Over the past decade, Willie Meggs has assigned mostly all high profile criminal cases being investigated by the Leon County Sheriff’s Office, to Assistant State Attorney Jack Campbell to prosecute. Assistant State Attorney Jack Campbell is the son of Leon County Sheriff Larry Campbell. According to Jack Campbell’s profile, he is a native of Tallahassee, graduated from Leon High school in 1991, attended Samford University, Cumberland School of Law and was admitted to The Florida Bar in 2002. At which time, he began working for Willie Meggs. (Two of Willie Meggs’ children are employed at the Leon County Sheriff’s Office as Sheriff Campbell’s deputies.)

Tallahassee’s “Power Families”—one who brings the charge against citizens and the other who ensures the charge sticks—or in some cases publicly humiliate the citizens. And let’s not forget those judges who must show their gratitude for “ALL” that Willie Meggs has contributed to their success.

It’s been reported that the citizens of Tallahassee are tired of the corrupting influence of money in politics… The amendment that they voted in favor of will create an Ethics Advisory Panel (a seven member ethics board) with the power to investigate ethics complaints and levy civil penalties. While some citizens of Tallahassee may feel a sense of relief—the truth of the matter is that the amendment in a whole is unnecessary. It’s just another way of pacifying those in local government who are leading and feeding the corruption and hindering those who are in government or likewise, whose job it is to enforce policies against government officials who are unethical.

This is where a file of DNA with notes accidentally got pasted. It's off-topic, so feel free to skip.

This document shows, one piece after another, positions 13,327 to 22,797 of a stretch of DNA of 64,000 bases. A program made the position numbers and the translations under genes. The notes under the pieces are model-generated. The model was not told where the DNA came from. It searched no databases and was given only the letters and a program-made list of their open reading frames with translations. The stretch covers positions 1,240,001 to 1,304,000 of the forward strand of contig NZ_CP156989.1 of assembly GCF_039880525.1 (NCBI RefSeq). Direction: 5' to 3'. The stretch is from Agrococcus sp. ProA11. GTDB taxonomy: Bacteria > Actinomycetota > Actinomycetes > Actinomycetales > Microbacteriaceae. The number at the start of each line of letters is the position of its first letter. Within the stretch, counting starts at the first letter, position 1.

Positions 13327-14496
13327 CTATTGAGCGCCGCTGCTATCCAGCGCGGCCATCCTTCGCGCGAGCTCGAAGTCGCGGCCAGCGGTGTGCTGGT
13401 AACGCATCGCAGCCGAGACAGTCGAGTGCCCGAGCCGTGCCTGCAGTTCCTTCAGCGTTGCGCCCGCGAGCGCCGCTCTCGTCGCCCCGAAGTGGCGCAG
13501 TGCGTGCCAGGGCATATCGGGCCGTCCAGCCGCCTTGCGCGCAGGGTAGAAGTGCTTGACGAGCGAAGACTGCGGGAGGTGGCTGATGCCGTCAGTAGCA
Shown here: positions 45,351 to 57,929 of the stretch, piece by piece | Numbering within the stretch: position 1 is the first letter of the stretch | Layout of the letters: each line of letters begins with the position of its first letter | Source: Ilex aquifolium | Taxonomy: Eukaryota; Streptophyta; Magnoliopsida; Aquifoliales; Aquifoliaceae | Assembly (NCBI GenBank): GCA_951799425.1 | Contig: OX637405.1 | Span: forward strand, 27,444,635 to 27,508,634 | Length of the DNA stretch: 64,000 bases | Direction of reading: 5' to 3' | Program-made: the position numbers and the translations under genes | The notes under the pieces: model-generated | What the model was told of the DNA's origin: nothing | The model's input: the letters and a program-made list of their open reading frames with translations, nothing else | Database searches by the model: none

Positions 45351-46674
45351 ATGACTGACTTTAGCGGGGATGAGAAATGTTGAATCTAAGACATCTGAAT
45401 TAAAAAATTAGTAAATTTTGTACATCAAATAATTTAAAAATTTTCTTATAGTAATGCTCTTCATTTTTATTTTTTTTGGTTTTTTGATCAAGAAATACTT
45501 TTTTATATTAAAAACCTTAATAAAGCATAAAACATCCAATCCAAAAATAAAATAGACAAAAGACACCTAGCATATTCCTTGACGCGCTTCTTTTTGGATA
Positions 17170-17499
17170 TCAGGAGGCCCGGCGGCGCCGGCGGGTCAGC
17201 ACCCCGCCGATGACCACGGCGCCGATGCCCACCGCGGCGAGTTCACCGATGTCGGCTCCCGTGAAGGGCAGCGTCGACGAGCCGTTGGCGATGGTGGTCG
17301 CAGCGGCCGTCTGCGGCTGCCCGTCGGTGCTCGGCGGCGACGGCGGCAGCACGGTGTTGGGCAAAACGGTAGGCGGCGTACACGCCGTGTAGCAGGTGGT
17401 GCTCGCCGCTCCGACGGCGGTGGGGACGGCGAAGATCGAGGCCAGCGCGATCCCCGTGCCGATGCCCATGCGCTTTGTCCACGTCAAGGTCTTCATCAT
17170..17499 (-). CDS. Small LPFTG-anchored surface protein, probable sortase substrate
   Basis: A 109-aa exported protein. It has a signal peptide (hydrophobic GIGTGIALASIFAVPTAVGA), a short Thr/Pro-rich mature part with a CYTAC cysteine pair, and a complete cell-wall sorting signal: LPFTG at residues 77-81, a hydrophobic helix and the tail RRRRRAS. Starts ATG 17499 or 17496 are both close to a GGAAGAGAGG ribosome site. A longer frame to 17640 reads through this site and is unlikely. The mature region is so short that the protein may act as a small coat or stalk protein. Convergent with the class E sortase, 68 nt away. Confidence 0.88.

Nearly every level of government agency has a committee geared to handle ethic complaints against its employees. The Florida Bar governs licensed attorneys. The Judicial Qualifications Committee governs Judges. The Florida Department of Law Enforcement governs elected officials and other government officials. The Florida Department of Health governs all doctors and healthcare workers. Every state in America has a governor, a state attorney general, an inspector general, a surgeon general and a Department of Justice. There’s the Federal Bureau of Investigation on the state level, and when all else fails, there’s the Federal Bureau of Investigation on the Federal level. All of these government agencies are funded by tax dollars. It is their responsibility to ethically perform the job that they’re being paid to do by tax payers. In part, they are responsible for governing. At any time when they feel like they are unable to perform their job ethically—then they should resign or be fired. Nobody can deny relationships/ friendships between people working in government. But that relationships/ friendships are of a personal nature, to which government employees, regardless of their capacity, should not allow their personal life to have any influence on their job.

Imagine what would happen if a few people working for the Department of Children and Families began approving applications for public assistance for all of their family and friends, regardless of need. In recent years, a number of Department of Children and Families employees have been charged, arrested, and fired for possessing child pornography and/or acts of molesting children in state care. At what point did the Florida Department of Law Enforcement have to assemble a panel of seven of its employees together to decide if pictures of naked kids were in fact pictures of naked kids? At what point did the director of the Department of Children and Families have to assemble a panel of seven of its employees in order to decide whether or not to fire employees who hurt children? At every level of a government employee’s job, decisions made by that employee should be based on government policies and laws—not personal feelings. Decisions made should be based on what’s best for the community—the citizens—the tax payers—after all, that’s the way the laws are written. Again, when government employees struggle with this basic concept and can no longer conduct their jobs in an ethical manner—then they should no longer be allowed to accept money from tax payers in the form of a paycheck. Not only is it hypocritical—it’s unethical.